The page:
My kids are in high school now so I thought it was time they had nicer desks than the ones we got them at Ikea. I wanted to make something that would last, that they could take with them to college and beyond. I also decided I didn’t want a desk with drawers on the side, just one small drawer at the top for pencils and papers. This was both because they already have roll around cabinets for bigger things and because I didn’t want to complicate this project with a lot of drawers, which are harder to build.
Probably the most important skill for any woodworker is joinery. Attaching pieces of wood to each other is required on most any project and if it needs to withstand any kind of load you need a good strong joint. There have been lots of joinery techniques through the centuries, but modern techniques (together with modern glue) allow you to make stronger joints than every before.
Here’s the situation. You installed this cool sprinkler controller. You used a DHCP reservation so it’s always at the same ip address. Now you can always access it – as long as you’re connected to your home network. What if you’re in Hawaii?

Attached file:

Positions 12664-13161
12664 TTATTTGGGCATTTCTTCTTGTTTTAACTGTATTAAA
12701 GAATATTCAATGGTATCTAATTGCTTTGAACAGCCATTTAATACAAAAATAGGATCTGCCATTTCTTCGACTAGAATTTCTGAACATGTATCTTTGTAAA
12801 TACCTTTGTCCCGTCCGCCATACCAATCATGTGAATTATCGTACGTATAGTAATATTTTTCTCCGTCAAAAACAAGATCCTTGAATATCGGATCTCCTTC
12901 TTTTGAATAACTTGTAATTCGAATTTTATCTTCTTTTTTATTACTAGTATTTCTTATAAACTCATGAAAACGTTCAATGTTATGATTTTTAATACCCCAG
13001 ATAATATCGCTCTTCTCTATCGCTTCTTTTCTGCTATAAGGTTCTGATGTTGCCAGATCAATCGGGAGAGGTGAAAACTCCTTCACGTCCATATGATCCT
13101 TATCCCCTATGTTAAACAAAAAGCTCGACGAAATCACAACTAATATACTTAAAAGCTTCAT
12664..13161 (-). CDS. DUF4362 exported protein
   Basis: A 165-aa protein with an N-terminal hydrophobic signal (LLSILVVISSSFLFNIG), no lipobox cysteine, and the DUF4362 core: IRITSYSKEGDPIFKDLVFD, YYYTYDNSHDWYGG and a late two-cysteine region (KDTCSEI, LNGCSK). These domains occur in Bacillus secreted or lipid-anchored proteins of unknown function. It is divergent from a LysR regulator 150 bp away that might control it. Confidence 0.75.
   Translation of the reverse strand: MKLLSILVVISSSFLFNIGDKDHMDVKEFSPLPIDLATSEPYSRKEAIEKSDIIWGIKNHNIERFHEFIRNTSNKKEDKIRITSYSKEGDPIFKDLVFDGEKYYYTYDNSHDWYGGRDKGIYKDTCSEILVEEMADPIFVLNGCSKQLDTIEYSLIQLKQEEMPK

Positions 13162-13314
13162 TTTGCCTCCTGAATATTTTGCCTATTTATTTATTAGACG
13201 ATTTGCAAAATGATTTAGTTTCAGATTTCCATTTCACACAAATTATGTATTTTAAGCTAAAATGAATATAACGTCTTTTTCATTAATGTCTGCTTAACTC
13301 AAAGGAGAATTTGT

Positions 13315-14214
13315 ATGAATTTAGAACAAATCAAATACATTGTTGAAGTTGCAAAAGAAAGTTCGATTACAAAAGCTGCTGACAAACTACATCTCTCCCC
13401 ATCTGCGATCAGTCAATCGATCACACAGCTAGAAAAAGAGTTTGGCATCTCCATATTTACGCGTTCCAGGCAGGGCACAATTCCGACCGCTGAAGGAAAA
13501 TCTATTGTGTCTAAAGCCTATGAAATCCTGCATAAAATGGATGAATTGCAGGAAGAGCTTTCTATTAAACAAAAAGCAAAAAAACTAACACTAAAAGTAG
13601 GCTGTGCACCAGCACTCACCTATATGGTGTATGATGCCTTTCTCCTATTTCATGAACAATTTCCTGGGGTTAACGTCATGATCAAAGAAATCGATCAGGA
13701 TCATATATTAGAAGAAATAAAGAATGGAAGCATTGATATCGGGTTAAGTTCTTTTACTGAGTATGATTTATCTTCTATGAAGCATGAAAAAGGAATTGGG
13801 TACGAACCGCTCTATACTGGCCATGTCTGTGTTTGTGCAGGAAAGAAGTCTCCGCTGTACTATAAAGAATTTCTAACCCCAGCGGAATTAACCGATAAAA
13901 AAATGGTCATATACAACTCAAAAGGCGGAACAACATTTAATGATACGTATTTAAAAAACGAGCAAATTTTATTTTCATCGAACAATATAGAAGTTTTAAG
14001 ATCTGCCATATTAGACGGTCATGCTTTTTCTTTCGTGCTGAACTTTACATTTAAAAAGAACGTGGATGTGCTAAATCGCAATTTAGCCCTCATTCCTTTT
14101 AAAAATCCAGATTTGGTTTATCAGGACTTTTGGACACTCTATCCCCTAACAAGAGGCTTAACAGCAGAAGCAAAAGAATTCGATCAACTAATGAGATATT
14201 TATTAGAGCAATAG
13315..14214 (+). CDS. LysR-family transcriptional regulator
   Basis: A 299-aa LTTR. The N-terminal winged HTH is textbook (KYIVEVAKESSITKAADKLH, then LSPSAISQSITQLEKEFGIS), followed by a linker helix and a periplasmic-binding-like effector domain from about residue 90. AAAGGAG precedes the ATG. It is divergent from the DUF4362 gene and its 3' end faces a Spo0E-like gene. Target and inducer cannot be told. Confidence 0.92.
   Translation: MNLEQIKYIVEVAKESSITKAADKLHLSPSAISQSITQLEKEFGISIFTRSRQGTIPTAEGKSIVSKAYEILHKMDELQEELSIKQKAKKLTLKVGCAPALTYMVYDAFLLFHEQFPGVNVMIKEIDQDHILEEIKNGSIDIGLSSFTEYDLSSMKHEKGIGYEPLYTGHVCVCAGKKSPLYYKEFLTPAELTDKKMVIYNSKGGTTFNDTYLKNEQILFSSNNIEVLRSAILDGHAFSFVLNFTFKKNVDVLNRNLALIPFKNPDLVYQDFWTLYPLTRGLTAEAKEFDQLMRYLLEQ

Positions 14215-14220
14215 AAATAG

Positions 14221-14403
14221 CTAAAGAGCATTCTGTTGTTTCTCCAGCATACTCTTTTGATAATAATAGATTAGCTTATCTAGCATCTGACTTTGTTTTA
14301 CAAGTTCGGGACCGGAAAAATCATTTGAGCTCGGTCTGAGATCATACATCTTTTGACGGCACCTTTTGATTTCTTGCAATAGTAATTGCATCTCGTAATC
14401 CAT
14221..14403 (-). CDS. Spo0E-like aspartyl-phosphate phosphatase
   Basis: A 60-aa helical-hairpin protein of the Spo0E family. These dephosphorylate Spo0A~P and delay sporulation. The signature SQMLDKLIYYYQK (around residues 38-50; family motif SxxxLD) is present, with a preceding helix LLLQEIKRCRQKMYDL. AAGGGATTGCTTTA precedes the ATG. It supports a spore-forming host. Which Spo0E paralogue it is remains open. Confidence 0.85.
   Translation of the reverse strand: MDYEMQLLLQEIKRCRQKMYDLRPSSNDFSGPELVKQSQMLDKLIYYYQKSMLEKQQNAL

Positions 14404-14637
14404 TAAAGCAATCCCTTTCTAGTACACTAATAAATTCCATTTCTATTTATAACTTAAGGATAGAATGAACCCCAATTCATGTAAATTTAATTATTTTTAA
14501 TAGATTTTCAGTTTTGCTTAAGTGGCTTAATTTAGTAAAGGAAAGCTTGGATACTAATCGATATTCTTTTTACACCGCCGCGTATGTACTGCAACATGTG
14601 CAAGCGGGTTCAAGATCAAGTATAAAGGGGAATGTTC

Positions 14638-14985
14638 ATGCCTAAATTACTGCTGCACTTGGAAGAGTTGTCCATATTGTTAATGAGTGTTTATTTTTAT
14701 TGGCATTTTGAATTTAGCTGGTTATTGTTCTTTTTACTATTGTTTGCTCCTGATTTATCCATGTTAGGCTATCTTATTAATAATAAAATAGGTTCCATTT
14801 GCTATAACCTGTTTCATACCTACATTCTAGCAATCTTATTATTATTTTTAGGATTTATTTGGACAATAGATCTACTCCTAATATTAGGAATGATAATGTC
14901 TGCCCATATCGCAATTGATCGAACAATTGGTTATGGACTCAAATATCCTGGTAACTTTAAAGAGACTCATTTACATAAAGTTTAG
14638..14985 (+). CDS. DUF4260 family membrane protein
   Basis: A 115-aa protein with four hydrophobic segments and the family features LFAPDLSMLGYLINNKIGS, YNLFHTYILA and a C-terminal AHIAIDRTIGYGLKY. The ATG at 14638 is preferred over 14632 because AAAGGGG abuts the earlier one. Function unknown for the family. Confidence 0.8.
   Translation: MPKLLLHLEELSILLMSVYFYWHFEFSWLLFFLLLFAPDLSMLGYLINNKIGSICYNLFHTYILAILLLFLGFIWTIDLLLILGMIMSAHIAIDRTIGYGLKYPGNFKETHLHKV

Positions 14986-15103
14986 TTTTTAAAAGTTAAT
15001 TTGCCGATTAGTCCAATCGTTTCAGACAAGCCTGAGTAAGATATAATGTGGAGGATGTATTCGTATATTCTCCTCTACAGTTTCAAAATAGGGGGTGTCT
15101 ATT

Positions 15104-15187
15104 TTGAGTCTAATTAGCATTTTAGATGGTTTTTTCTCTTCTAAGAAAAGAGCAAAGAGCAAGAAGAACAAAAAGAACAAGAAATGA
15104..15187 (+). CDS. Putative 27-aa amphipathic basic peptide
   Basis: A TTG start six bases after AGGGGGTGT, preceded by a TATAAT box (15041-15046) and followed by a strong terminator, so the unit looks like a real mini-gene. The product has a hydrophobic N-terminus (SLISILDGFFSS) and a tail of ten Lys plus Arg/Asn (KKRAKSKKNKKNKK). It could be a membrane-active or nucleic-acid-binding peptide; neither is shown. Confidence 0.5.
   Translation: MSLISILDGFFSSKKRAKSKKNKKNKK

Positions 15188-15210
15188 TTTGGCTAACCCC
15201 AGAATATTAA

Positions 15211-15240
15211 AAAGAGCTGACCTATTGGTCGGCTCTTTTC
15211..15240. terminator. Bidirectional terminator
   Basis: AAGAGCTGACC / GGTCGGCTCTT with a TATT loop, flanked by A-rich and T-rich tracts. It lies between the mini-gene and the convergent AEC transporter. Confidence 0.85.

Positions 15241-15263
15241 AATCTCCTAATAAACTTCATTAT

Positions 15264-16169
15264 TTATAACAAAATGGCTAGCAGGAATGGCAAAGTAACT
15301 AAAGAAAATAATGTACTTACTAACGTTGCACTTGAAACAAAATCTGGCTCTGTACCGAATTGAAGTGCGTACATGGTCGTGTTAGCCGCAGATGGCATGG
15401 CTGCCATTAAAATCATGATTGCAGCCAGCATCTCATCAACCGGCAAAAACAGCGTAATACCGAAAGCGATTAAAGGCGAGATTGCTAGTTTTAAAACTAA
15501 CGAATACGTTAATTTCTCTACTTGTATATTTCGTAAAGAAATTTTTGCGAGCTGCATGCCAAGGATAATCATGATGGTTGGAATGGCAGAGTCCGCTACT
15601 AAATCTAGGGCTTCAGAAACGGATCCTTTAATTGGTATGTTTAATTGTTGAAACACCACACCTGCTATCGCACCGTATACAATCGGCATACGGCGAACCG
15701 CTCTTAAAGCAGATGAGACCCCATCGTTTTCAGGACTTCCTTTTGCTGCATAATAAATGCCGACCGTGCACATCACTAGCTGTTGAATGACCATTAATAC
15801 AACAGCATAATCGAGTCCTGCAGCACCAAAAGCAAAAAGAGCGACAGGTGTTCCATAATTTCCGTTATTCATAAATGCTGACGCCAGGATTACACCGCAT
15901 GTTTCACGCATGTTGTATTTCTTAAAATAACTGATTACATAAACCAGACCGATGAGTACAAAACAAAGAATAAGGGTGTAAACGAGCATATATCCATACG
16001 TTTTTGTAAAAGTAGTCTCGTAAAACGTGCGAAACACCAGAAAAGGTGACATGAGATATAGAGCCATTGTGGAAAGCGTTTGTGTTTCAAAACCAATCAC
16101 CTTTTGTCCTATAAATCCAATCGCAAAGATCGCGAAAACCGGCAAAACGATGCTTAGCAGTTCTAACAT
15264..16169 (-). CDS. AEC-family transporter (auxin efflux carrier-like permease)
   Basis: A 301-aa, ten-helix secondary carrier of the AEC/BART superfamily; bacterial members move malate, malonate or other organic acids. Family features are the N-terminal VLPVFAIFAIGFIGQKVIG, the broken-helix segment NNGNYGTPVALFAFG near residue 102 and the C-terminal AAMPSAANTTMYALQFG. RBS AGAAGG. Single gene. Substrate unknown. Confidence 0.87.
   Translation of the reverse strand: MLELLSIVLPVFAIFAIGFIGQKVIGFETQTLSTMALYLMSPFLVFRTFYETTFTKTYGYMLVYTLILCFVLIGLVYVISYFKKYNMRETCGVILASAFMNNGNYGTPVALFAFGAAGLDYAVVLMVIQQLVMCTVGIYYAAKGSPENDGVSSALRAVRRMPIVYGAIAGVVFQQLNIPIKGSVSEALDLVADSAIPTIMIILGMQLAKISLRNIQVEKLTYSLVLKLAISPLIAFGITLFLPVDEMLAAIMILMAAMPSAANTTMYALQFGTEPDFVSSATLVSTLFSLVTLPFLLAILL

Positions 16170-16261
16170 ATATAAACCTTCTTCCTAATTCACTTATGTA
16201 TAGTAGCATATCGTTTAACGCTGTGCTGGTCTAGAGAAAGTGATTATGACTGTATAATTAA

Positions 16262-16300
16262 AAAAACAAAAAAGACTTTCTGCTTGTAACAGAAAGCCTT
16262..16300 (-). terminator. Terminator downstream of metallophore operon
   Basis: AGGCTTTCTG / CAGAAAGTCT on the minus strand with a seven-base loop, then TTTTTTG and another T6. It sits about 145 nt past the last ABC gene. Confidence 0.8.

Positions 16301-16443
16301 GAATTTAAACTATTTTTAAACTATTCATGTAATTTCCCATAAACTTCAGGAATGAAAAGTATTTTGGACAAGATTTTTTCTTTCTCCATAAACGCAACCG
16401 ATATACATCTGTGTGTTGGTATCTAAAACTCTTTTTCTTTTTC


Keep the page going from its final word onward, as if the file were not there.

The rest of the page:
You’re sitting on the beach, sipping a nice drink from a coconut, and suddenly you realize that you just planted a new garden back home that really needs some extra watering. How do you control your sprinklers then?
What you need is the ability to remotely access your home network.
I recently installed an Open Sprinkler PI system in my house. This is a great system from Ray’s Hobby which has its own web server. You can access it from a web browser or with an iPhone app which talks to the same server. But you need to access the web server using an ip address, and the easiest way to set the system up is using DHCP, which assigns its own ip addresses. The only way to know what address the OSPI was given is to look at your router’s DHCP table, which is a giant hassle.
I recently automated my home sprinkler system and I’ve been so happy with the results that I wanted to share my experience.